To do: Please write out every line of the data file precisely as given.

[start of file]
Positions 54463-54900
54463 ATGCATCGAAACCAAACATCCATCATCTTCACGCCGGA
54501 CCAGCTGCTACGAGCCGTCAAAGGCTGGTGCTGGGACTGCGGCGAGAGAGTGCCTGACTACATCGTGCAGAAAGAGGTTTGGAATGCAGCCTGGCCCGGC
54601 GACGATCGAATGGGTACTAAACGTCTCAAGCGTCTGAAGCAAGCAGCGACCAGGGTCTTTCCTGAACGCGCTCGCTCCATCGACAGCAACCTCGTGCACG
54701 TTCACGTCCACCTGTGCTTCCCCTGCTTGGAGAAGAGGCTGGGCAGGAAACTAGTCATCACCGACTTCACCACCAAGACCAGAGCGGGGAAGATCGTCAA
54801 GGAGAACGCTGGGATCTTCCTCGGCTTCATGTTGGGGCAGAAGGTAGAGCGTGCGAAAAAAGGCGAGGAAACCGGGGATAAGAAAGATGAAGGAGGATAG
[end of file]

Positions 54463-54900
54463 ATGCATCGAAACCAAACATCCATCATCTTCACGCCGGA
54501 CCAGCTGCTACGAGCCGTCAAAGGCTGGTGCTGGGACTGCGGCGAGAGAGTGCCTGACTACATCGTGCAGAAAGAGGTTTGGAATGCAGCCTGGCCCGGC
54601 GACGATCGAATGGGTACTAAACGTCTCAAGCGTCTGAAGCAAGCAGCGACCAGGGTCTTTCCTGAACGCGCTCGCTCCATCGACAGCAACCTCGTGCACG
54701 TTCACGTCCACCTGTGCTTCCCCTGCTTGGAGAAGAGGCTGGGCAGGAAACTAGTCATCACCGACTTCACCACCAAGACCAGAGCGGGGAAGATCGTCAA
54801 GGAGAACGCTGGGATCTTCCTCGGCTTCATGTTGGGGCAGAAGGTAGAGCGTGCGAAAAAAGGCGAGGAAACCGGGGATAAGAAAGATGAAGGAGGATAG